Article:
Why did the attacks do little other than to “put Assad on notice” that these chemical attacks won’t be tolerated? First, as we stated above, the targeting of chemical weapons launchers are very hard to eradicate strictly by a bombing campaign. The larger stockpiles can be, but in this case, how badly were the Syrian military units hit?
In truth? Not that bad at all. Secretary Mattis stated, as did General Dunford at the Pentagon, that the planners went to great lengths to limit civilian casualties. So any targets close to civilian areas were not targeted.
And with four days from when the story broke until the missile attacks began, gave the Syrians plenty of time to spread out their stockpiles. The Russians knew what was to come and sent their ships out to sea.
The Syrians moved their aircraft onto Russian bases because they knew the Coalition wouldn’t risk escalating the tensions with the Russians. And destroying any Russian aircraft and the killing of any of their troops would be too dangerous a proposition. Despite the threats the Russians have made about targeting any aircraft or launchers, they did nothing because, in truth, they’ve won.
Both President Trump, Prime Minister May and President Macron made it clear, that a regime change wasn’t the goal of the attack. Assad has stabilized his hold on the country. This attack was even smaller than most civilians in Damascus expected, so they poured into the streets and celebrated the aftermath like a great victory.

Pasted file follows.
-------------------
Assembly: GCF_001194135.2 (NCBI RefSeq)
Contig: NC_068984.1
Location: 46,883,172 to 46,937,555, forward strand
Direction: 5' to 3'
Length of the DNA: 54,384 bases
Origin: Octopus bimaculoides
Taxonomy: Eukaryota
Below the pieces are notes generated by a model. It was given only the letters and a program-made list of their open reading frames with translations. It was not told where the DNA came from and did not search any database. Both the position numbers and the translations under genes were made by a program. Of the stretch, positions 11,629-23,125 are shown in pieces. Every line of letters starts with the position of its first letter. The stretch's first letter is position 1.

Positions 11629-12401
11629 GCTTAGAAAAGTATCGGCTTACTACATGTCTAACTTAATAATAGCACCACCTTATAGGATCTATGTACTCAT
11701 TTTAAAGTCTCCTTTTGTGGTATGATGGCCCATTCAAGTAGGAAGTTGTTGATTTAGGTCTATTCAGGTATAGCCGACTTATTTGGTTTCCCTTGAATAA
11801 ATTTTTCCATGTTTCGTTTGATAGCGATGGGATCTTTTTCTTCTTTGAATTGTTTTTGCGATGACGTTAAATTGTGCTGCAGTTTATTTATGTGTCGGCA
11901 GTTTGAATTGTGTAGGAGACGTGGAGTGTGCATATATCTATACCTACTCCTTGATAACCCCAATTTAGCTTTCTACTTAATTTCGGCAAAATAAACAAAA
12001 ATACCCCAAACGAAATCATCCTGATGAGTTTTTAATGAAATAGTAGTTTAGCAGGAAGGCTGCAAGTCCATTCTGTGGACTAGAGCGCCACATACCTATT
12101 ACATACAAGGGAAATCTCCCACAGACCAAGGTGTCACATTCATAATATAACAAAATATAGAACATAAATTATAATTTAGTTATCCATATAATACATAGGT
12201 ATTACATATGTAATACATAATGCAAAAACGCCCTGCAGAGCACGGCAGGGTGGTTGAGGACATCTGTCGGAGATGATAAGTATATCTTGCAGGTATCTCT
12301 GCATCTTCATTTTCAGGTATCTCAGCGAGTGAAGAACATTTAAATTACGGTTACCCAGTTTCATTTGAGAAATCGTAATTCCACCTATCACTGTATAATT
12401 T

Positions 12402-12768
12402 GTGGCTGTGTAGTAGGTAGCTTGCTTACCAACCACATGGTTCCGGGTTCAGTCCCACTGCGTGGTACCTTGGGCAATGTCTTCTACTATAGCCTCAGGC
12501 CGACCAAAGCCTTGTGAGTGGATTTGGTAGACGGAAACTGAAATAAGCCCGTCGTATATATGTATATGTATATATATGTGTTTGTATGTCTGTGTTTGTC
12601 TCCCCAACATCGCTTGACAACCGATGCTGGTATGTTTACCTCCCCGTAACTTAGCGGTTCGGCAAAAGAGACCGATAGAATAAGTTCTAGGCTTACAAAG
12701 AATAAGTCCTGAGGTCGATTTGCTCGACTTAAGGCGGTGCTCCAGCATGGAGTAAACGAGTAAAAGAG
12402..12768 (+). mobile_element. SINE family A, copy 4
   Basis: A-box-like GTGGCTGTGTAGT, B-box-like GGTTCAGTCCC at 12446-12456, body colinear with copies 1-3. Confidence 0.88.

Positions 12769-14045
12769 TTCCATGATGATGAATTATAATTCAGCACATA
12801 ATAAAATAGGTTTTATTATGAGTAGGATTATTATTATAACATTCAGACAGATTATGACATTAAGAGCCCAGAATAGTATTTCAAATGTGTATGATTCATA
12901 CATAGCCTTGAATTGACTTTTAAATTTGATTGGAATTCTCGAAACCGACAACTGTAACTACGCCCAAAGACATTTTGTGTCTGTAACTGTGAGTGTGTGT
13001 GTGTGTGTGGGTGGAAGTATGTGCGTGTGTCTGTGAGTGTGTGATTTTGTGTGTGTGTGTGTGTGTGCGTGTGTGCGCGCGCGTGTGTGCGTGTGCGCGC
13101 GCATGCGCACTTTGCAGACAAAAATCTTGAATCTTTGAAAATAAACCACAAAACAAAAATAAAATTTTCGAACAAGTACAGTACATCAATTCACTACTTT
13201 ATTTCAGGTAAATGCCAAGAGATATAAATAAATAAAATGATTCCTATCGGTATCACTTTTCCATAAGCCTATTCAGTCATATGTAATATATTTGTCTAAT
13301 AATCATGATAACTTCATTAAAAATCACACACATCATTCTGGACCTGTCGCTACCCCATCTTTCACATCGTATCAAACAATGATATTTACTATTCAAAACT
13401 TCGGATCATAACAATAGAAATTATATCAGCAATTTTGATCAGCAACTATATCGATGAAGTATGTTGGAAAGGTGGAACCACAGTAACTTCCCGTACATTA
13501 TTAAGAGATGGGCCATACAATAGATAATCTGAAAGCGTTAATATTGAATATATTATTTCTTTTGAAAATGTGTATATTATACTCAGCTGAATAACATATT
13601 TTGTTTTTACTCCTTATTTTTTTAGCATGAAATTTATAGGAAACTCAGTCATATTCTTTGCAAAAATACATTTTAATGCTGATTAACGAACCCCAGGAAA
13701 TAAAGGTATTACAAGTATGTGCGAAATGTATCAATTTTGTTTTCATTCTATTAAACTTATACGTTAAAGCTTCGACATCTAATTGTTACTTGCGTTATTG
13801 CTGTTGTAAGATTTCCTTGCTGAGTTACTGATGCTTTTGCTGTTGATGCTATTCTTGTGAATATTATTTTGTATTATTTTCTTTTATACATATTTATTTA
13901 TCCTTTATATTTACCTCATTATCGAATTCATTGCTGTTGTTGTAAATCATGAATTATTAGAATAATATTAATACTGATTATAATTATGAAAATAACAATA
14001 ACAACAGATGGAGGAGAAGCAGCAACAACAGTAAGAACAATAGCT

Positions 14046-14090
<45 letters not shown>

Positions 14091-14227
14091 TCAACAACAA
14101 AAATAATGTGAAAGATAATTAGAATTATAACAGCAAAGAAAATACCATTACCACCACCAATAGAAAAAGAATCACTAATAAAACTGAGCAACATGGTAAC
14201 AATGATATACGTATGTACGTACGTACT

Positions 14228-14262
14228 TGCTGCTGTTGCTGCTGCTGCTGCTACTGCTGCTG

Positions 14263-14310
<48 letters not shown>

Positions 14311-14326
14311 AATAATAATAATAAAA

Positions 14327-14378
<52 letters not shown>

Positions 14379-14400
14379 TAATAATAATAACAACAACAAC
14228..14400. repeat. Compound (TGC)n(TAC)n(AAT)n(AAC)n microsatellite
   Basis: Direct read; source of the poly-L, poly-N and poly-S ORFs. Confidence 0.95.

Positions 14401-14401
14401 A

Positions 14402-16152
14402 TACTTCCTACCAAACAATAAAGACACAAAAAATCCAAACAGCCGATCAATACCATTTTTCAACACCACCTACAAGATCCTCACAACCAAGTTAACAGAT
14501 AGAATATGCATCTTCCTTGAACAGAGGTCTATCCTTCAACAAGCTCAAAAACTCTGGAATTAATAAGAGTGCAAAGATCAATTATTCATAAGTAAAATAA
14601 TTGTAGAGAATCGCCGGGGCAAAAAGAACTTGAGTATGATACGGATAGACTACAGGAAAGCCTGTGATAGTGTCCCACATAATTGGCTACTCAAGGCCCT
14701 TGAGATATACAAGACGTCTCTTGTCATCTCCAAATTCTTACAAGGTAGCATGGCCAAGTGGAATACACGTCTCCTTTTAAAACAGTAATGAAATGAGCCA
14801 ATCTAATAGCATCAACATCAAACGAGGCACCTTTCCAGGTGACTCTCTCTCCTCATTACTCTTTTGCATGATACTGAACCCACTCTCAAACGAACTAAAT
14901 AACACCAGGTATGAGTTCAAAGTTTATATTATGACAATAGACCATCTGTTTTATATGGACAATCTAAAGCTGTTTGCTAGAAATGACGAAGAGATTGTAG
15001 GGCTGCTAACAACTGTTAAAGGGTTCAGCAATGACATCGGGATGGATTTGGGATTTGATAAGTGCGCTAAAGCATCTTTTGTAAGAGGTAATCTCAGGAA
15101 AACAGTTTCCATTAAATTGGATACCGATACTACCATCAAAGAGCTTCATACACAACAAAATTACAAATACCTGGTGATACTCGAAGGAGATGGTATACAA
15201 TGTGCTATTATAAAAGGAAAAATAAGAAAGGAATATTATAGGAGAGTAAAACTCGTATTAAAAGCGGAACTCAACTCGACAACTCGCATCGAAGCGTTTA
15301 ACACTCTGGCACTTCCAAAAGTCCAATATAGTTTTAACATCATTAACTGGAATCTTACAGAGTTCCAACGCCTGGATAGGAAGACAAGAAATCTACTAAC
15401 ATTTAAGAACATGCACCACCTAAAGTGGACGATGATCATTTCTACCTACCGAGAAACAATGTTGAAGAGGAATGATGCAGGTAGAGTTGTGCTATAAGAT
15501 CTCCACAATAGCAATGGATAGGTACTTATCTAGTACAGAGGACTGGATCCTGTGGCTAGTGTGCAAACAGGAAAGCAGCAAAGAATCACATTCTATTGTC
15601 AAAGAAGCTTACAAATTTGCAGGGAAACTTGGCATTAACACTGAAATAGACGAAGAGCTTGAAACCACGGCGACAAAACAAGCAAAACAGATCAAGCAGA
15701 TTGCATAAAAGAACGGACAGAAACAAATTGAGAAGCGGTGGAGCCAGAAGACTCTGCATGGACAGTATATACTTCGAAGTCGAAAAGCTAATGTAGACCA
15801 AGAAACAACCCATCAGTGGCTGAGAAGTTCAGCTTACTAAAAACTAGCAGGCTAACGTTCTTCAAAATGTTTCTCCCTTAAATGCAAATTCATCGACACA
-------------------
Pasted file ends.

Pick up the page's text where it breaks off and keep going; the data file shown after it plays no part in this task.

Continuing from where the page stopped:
After President Trump tweeted to Russia to “Get ready” for the “missiles coming for Syria,” the Assad regime had four days to move any of their research materials or back them up on secure servers elsewhere. The buildings were certainly destroyed as we’ve seen. But the casualties were very low, probably because they had already emptied their buildings, regardless of the 4 a.m. hour.
So Assad’s regime lost a few buildings in the process but their actual chemical weapons capability hasn’t degraded much, if at all. And he knows, that he can and will get away with smaller attacks in the future, despite the proclamation by the United States U.N. Ambassador Nikki Haley who said the U.S. was locked and loaded for another strike if Assad uses chemical weapons in the future.
Was the strike the right thing to do? Absolutely, the coalition even got the blessing of Turkish President Erdogan who has blasted the United States for nearly everything the past few years. “With the joint operation by US, UK and France … the Syrian regime received the message that its massacres wouldn’t be left unanswered,” Erdogan said.
“The innocent Syrian people should have been defended long ago. I am calling on the entire world here. Let’s discuss the future of all kinds of weapons of mass destruction, including chemical and conventional weapons in detail, he added.”
“Let’s use all resources for the sake of humanity instead of using them for nuclear and conventional armament projects.”
But will this change anything in Syria? Not much, if at all. The only options are to use the strikes again if need be and use political power to ostracize and sanction both politically and economically the regimes in Moscow and Tehran.
Will Assad use chemical weapons again? Without a doubt, then the U.S., France and the UK will have more decisions to make.